A priori sample size was calculated, using a method by Soper,40 to obtain the desired power level of 0.8 for a medium effect size of 0.15 and a significance level of 0.05. It was estimated that at least 97 participants would be needed to obtain adequate power in this study. The post-hoc power analyses were done using the Monte Carlo Power Analysis for Indirect Effects41 and a method described by Soper.40
The statistical analyses were conducted using SPSS software version 27.0. All the variables were continuous. Descriptive statistics (presented as mean value, standard deviation, range values) and frequency analysis were used to analyze the demographic variables. Spearman correlations were used to examine the relationships between major factors such as ERI, insomnia and mental health as well as other variables which would impact the relationships, such as age, length of work experience, length of experience of shift work, average number of hours worked per week, average number of night shifts per month and the number of days off in the previous four weeks. The statistical significance was considered to be p < 0.05.
To estimate the mediating effect of insomnia on the association between the independent variable of ERI ratio and the dependent variables of mental health, we conducted a mediation model with one mediator (Model 4) and bootstrap analyses using SPSS PROCESS v4.0.42 Mediation analysis permits the testing of hypotheses about the effect of one variable on another using a third variable – a mediator. Bootstrapping is a nonparametric approach to statistical inference that produces standard errors and confidence intervals (CIs) for each of the parameters. Bootstrapping was done with 5000 resamples and bias-corrected 95% CIs were used to investigate the indirect effects. We checked for the multicollinearity of predictors, a linear relationship between the independent variables and the dependent variable, normality of residuals, standardized residuals range and Cook’s distance.
The sampling process is described in a STROBE (Strengthening the Reporting of Observational Studies in Epidemiology) flow chart in Figure 1. The final sample consisted of 117 participants – 83 (70.9%) nurses and 34 (29.1%) midwives. The sample characteristics, including data on their age, work experience and schedule, are presented in Table 1. Only 49 (41.9%) worked 48 hours or less (the maximum number of hours a nurse can work without signing the opt-out clause in Poland). Eighty-three (70.9%) worked in the 12+12 hours system, three (2.6%) worked 24-hour shifts and 31 (26.5%) worked both 12+12 and 24-hour shifts. In Polish hospitals, a nurse’s shift starts between 6:00 and 8:00 in the morning or between 18:00 and 20:00 in the evening and does not follow a set shift cycle. The descriptive statistics of the investigated variables are presented in Table 1. An ERI ratio above the value of 1.0 was present among 97 (82.9%) participants. A breakdown of the values on the depression, anxiety and burnout measures according to the cut-off values of the scales can be found in Table 2.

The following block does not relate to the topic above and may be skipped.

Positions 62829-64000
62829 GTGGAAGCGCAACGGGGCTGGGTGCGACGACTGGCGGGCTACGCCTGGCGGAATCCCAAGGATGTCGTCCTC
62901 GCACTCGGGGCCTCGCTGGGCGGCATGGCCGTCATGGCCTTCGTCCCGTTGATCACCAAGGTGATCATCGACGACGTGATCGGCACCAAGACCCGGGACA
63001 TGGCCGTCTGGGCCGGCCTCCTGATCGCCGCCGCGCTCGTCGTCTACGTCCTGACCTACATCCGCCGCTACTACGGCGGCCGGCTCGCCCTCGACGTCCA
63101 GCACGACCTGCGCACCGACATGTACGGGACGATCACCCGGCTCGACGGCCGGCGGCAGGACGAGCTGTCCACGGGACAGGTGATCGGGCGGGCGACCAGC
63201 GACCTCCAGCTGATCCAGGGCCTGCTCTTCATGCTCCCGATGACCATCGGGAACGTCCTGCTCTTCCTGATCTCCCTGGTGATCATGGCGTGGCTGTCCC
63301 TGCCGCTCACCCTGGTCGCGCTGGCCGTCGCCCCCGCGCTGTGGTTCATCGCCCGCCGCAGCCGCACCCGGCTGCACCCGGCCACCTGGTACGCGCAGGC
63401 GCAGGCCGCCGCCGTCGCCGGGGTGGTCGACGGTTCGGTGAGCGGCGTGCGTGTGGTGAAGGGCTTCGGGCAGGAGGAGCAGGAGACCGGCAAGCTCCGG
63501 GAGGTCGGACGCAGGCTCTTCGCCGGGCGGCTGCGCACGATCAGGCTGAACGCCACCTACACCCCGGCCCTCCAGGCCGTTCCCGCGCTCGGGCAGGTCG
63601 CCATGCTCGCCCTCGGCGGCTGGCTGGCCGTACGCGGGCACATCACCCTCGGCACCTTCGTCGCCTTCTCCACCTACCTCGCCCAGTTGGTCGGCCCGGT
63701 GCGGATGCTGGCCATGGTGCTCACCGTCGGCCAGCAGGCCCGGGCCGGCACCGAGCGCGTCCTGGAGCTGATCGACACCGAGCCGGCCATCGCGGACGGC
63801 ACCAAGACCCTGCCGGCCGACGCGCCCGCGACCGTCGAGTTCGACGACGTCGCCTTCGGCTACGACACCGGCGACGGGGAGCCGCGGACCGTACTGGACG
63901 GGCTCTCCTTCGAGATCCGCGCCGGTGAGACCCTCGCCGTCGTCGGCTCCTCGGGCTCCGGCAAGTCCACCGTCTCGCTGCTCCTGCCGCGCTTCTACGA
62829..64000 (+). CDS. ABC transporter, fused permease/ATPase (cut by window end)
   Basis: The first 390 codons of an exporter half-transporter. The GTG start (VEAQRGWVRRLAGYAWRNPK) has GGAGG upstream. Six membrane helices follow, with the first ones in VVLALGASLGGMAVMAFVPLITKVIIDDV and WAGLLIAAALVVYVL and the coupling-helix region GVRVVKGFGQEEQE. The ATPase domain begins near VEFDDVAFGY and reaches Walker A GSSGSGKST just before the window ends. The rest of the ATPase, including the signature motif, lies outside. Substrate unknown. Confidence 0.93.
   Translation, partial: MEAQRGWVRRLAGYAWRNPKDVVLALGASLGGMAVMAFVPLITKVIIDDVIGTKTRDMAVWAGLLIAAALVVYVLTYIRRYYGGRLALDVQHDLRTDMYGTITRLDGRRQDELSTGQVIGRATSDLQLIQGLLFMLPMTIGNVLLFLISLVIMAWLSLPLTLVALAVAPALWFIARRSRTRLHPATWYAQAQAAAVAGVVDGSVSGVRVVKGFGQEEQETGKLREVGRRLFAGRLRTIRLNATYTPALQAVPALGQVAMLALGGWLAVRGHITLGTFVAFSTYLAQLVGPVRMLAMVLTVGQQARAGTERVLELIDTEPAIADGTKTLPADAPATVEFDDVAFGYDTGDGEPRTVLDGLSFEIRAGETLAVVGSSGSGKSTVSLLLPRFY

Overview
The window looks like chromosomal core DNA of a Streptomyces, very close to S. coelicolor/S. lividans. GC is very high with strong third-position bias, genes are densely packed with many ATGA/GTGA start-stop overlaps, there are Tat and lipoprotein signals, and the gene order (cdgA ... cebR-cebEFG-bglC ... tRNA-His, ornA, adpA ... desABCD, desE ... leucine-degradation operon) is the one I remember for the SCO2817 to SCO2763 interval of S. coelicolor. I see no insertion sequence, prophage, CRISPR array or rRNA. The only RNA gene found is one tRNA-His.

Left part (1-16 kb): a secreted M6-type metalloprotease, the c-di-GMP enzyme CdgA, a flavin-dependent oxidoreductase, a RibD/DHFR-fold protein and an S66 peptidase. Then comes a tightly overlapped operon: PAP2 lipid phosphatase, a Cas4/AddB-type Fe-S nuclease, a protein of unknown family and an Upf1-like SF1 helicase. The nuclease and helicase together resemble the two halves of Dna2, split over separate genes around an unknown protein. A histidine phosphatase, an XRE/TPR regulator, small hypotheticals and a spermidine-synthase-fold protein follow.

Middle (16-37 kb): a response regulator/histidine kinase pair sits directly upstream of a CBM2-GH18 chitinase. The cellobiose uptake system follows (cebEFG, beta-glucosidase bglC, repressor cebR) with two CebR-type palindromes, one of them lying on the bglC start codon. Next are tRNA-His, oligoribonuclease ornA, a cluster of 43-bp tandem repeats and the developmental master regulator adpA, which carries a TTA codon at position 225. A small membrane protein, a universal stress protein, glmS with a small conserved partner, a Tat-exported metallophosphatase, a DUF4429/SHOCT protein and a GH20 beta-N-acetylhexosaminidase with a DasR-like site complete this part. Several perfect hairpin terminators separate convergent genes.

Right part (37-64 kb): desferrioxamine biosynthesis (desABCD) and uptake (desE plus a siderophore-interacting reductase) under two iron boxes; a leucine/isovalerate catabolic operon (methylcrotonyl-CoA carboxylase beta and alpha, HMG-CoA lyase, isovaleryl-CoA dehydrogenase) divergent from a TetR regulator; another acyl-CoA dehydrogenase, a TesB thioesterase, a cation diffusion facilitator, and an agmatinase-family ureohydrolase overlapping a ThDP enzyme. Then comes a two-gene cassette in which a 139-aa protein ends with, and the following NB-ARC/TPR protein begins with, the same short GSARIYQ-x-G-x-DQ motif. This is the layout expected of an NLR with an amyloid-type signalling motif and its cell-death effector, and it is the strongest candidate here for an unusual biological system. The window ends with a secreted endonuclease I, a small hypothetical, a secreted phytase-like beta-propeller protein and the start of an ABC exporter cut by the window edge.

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Table 1 Descriptive Statistics and Correlations for Study Variables (N = 117)

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Table 2 Breakdown of Mental Health Scores According to the Cut-Off Values (N = 117)

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Figure 1 The sampling process described by a STROBE (Strengthening the Reporting of Observational Studies in Epidemiology) flow chart.

Notes: Adapted from von Elm E, Altman DG, Egger M, Pocock SJ, Gøtzsche PC, Vandenbroucke JP; STROBE Initiative. The Strengthening the Reporting of Observational Studies in Epidemiology (STROBE) statement: guidelines for reporting observational studies. J Clin Epidemiol. 2008;61(4):344-9. Creative Commons.

Table 1 Descriptive Statistics and Correlations for Study Variables (N = 117)
Table 2 Breakdown of Mental Health Scores According to the Cut-Off Values (N = 117)
Figure 1 The sampling process described by a STROBE (Strengthening the Reporting of Observational Studies in Epidemiology) flow chart.
Notes: Adapted from von Elm E, Altman DG, Egger M, Pocock SJ, Gøtzsche PC, Vandenbroucke JP; STROBE Initiative. The Strengthening the Reporting of Observational Studies in Epidemiology (STROBE) statement: guidelines for reporting observational studies. J Clin Epidemiol. 2008;61(4):344-9. Creative Commons.